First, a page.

The first known published occurrence of 'lead you up the garden' is in Ethel Mannin's 'Sounding Brass' (1926) where it refers to women leading me. Heck - that might make gardens even more popular. 

Trust me - I am not making this up. The Northern Cobblestone Blog did. 

There are  couple of interesting examples going on right now. Try following the rhetoric regarding England's upcoming referendum regarding leaving the EU. Or follow the presidential election rhetoric right here in the good old USA.

Real origins? Is it not ironic that God led Adam and Eve  into the Garden of Eden knowing it was a veritable minefield of issues  that his/her admittedly imperfect creations could stumble and fall over since he also gave them free will.  Do anything you choose! But if you don't do just what I say, you  are gonna get a whippin! Yep - God has a sense of humor for sure. So I submit that may have been the first use of the term up/down the garden path.
More examples of  God's sense of humor -

Ever see a duck-billed platypus?

And if God only gives you what you can handle clearly I am a bad-ass in his/her eyes.

So the garden path has been with us a long, long time. Don't be fooled by the salesman - in whatever the circumstance you find yourself on that path. Gardens may not always be what they seem.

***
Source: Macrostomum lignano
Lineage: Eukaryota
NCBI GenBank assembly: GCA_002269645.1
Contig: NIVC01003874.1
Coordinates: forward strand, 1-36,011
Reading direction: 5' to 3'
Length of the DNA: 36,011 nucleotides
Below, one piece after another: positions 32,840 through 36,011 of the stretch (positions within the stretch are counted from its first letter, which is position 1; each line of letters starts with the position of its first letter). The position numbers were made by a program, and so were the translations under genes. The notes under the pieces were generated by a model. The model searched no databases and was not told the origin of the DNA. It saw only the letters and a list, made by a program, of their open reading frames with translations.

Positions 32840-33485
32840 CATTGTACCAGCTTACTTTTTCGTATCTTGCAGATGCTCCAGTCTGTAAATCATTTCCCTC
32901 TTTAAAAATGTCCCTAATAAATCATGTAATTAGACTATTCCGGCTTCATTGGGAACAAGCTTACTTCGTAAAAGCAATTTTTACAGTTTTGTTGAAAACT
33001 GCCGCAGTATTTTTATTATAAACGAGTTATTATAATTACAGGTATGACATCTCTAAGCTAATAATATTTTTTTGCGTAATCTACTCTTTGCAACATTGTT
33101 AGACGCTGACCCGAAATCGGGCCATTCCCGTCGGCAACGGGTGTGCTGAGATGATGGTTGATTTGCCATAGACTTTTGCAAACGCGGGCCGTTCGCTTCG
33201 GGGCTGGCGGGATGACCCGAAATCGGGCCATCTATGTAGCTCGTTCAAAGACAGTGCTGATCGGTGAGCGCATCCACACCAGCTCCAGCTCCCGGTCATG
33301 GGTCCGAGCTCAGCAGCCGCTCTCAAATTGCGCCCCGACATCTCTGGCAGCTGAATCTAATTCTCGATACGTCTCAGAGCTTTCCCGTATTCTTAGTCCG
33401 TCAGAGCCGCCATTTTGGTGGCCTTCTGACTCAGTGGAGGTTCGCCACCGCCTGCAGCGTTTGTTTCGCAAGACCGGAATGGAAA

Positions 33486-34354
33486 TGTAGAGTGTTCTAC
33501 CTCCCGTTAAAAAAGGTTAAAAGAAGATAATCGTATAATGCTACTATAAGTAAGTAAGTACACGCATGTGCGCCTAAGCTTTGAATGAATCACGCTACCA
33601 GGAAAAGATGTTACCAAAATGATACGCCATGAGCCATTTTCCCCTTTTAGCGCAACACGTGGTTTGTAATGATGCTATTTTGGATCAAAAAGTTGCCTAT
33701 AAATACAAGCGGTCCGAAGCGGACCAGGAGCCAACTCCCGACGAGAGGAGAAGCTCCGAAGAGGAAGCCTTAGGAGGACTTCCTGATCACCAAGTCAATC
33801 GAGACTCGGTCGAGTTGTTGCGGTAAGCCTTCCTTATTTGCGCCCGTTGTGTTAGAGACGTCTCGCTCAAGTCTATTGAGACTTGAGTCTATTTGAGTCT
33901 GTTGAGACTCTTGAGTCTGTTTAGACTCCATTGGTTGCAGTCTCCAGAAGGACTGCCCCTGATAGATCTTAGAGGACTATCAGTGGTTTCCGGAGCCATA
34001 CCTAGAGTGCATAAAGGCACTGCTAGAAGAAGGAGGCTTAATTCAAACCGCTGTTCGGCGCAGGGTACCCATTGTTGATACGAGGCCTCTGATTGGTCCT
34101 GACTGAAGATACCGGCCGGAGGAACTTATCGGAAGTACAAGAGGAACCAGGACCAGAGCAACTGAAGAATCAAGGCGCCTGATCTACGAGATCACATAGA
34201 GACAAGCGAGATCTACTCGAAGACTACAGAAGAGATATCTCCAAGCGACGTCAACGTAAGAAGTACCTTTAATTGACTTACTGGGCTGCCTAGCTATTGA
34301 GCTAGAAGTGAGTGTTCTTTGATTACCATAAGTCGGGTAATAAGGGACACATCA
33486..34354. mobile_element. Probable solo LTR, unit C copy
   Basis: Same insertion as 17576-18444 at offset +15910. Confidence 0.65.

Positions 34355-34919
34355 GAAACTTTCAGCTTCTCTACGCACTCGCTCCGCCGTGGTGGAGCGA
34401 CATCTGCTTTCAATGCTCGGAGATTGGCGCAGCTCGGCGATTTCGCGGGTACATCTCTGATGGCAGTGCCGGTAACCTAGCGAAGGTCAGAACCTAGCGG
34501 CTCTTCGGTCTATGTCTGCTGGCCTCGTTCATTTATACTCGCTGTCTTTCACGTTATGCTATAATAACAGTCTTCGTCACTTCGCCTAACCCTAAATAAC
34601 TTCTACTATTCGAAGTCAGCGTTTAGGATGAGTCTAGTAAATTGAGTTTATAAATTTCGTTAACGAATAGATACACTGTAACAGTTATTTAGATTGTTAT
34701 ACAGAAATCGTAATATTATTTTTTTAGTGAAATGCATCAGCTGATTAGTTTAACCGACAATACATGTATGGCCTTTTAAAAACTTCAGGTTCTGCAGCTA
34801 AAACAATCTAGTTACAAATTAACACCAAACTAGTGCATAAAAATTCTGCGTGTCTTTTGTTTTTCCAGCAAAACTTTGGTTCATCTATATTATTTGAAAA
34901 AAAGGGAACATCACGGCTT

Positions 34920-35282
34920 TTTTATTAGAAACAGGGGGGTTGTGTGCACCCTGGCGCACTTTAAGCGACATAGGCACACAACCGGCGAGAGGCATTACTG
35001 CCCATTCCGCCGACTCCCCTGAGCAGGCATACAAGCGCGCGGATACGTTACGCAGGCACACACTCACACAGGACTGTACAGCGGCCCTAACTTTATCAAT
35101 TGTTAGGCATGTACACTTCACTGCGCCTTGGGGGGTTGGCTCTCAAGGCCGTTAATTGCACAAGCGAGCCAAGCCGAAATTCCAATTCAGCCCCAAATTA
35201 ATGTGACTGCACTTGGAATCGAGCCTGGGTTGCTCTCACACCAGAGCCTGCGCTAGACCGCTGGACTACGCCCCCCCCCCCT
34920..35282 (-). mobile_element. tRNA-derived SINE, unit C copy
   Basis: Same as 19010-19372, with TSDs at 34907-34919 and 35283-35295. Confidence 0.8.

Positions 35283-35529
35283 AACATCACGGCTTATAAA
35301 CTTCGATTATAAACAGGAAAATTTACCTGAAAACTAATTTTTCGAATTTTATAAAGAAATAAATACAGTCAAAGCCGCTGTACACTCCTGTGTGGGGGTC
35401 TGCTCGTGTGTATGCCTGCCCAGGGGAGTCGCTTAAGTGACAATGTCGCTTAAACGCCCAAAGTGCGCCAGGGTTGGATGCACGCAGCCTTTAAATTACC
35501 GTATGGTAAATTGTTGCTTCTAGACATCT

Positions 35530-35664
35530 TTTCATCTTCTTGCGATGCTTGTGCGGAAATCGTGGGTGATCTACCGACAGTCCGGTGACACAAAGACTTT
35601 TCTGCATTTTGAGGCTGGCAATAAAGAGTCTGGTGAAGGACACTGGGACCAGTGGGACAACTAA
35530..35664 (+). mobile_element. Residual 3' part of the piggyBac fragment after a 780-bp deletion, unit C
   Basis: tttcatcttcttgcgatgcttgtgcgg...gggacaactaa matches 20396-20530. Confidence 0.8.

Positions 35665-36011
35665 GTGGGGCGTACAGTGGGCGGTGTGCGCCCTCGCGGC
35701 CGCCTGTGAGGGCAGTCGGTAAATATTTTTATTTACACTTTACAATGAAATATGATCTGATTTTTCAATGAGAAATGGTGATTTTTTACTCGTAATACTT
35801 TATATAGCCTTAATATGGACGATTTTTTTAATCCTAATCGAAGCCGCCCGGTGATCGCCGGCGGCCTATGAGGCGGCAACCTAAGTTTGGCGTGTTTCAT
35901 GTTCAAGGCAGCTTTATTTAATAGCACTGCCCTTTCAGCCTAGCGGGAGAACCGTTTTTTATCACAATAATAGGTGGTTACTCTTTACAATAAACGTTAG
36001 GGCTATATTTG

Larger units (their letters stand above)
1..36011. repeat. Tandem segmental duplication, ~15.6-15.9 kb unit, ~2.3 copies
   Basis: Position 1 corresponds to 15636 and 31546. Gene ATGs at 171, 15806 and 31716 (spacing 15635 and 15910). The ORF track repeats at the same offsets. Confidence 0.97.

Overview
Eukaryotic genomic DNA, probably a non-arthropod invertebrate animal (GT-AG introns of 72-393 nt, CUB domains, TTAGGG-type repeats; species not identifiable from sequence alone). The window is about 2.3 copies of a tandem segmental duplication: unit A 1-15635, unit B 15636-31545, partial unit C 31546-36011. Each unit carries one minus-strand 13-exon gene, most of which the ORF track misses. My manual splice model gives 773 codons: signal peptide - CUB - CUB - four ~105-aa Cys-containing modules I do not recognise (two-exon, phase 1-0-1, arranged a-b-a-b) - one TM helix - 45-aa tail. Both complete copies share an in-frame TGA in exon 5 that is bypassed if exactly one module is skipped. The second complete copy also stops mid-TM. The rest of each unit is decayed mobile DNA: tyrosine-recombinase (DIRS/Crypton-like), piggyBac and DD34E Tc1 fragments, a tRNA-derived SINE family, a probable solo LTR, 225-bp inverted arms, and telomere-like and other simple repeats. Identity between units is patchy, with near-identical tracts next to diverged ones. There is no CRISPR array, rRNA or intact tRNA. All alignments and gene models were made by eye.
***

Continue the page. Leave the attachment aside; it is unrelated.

Thursday, June 9, 2016

Peace of Mind LBC 06/10/16

This weeks topic comes from Ramana.  Peace of  mind.  That elusive state we all seek. It's something akin to knowing you've given your all in any given task. You left it all on the field of play/battle and you gave your best possible effort. What will be will be.

For some of us it comes from a spiritual rebirth or awakening. Have you ever  simply stared in awe at one of the may wonders in the world?

Of course there is also Piece of  Mind -not to be compared with this weeks topic. But what the heck - lets live  dangerously. This piece of mind is reserved for those who irritate the bejeebers out of us to the point we simply cannot maintain our silence and we fire away. The piece of mind we give up is typically not pleasant though it certainly can be in civil discourse. You remember that don't you? I know it is election season but think back to those thrilling days of yesteryear.

I confess - my peace of mind is about to flee the coop as I am about to be set upon by my daughter and her family once again, Suffice it to say I shall need to refill my BP prescription. I am - though - looking forward to being around my 6-year old grandson again. Amazing how restorative that can be to peace of mind.